Adam "Adambean" Reece
    Sven Co-op team

    Also on: Steam | Facebook | Twitter | YouTube | Twitch
    Released AMXX plug-ins: Bind number slots | NextMap with Sven Co-op fix | Sven Co-op administrator icons

  3. #3
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    Re: Server on Windows 7

    Hey, the map was the problem. I started it with -sp_campaign_portal instead of _server_startup. Thank you so much!
    Side note, where can I go to learn more about P-NAT?

  4. #4
    warrior spy-warrior's Avatar  
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    Re: Server on Windows 7

    Many games require you to set up a port forward. We have guides for every game and every router to help save you time. Simply follow one of our guides below and you should have a port forwarded in no time.
    https://portforward.com/

  5. #5
    Administrator AdamR's Avatar  
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    Re: Server on Windows 7

    Quote Originally Posted by Nodding View Post
    -sp_campaign_portal instead of _server_startup.
    That itself is not a problem, but there will be an issue is if you use `+map -sp_campaign_portal` as the '-' at the start of the map name will be treated as a separate switch rather than a value for `+map` as you intended. (This is the behaviour of the command terminal, not something limited to SvenDS.) You can start on this map if you enclose the map name in double quotes, like `+map "-sp_campaign_portal"`.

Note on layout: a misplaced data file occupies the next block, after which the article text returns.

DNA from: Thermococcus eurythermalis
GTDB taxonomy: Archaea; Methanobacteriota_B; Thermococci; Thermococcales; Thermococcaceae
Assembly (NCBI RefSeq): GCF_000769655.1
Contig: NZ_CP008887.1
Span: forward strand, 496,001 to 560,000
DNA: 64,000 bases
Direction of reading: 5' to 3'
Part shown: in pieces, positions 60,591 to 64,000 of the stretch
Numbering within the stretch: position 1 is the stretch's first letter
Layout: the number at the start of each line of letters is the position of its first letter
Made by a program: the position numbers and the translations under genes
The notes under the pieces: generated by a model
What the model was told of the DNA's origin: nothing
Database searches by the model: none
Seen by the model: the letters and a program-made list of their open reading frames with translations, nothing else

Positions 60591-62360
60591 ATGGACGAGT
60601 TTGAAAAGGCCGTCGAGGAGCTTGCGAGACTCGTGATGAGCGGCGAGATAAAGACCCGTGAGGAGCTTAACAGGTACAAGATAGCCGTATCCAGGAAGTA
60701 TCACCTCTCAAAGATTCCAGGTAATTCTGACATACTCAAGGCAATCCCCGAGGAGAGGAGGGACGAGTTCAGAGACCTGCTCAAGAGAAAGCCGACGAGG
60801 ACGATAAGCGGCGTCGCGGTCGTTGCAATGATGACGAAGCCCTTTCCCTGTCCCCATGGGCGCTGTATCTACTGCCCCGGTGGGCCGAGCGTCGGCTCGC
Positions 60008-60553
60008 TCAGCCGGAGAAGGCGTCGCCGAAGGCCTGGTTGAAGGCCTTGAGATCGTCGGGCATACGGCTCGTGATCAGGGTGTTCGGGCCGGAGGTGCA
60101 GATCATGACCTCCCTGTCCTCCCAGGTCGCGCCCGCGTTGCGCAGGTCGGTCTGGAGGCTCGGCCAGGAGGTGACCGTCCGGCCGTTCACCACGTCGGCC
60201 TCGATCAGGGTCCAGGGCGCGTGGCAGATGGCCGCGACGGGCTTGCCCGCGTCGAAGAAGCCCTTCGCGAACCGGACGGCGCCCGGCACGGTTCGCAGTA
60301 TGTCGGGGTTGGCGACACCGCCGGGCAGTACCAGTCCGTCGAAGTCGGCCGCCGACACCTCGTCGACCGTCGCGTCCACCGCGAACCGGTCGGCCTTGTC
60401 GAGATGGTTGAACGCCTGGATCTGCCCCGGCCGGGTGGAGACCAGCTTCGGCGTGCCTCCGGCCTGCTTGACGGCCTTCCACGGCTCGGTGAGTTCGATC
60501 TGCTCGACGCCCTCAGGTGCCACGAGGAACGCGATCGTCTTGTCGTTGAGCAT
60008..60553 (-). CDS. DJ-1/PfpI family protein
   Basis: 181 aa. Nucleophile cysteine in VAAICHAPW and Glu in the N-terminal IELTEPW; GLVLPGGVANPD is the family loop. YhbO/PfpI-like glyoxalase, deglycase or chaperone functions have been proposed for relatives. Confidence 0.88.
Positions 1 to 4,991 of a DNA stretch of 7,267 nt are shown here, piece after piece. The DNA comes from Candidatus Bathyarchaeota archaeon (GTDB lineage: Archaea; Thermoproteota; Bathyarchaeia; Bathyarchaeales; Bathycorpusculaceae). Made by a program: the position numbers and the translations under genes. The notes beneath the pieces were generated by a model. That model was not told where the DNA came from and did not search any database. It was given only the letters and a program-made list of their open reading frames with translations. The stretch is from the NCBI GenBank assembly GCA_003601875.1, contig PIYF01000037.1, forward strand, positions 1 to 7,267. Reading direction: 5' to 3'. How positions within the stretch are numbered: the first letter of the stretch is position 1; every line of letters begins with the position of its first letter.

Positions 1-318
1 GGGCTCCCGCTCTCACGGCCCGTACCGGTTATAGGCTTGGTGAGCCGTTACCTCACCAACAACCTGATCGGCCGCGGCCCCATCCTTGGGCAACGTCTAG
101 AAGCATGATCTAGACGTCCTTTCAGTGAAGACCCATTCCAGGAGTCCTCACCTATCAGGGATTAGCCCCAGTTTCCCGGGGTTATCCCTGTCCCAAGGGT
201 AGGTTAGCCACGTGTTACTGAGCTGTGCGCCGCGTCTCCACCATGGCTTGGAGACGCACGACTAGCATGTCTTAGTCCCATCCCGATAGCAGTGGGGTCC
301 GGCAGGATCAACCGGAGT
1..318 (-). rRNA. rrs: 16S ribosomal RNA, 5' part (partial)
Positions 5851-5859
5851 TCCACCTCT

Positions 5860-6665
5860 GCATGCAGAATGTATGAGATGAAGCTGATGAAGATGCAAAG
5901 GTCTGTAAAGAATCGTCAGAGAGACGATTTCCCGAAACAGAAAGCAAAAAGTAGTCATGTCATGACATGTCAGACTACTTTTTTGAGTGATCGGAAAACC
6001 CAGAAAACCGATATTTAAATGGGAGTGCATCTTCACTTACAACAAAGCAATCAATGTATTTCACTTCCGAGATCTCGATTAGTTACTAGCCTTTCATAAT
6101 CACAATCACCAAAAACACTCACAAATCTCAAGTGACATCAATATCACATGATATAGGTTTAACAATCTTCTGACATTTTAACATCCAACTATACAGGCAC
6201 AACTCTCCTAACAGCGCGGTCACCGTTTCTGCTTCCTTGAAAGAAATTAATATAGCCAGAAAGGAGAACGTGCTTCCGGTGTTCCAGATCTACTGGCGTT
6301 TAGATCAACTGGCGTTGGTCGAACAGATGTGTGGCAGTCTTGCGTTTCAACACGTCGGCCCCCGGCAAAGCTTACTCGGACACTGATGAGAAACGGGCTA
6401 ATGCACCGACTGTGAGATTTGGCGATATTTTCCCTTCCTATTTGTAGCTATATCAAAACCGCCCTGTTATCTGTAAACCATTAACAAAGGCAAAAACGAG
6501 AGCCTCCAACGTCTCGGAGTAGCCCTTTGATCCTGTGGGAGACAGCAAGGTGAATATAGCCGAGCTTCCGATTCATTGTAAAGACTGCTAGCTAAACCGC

Quote Originally Posted by Nodding View Post
    Side note, where can I go to learn more about P-NAT?
    Good question.

    If you don't know what NAT is at all or anything about how it works, this article looks quite detailed, and apparently Cisco helped write it. (It might waffle on a bit, 8 pages!) When you get to the second page with the types of NAT explained the majority of them (particularly at home) are the "Overloading" type, which is strictly port translation, instead of address translation.

    I didn't bother reading on to page 8 but to answer your specific question about why SvenDS (and Source DS) does not show it's listening on your external IP address is because the application, and indeed your operating system, will usually have no knowledge that NAT is being used at all. That is fine, because it's not their job to. If they do know about it then that is a proprietary extension of the application/OS, usually for informative purposes, and is by no means a requirement of the underlying IP stack to know/adapt because of it. Remember that NAT itself breaks the standard rules of IP routing, and primarily became popular as a way of conserving the limited number of IP addresses in the public v4 space due to the rapid growth of the Internet 2 decades after IPv4 was conceived and used widely. (IPv6 typically has no NAT at all, even at home.)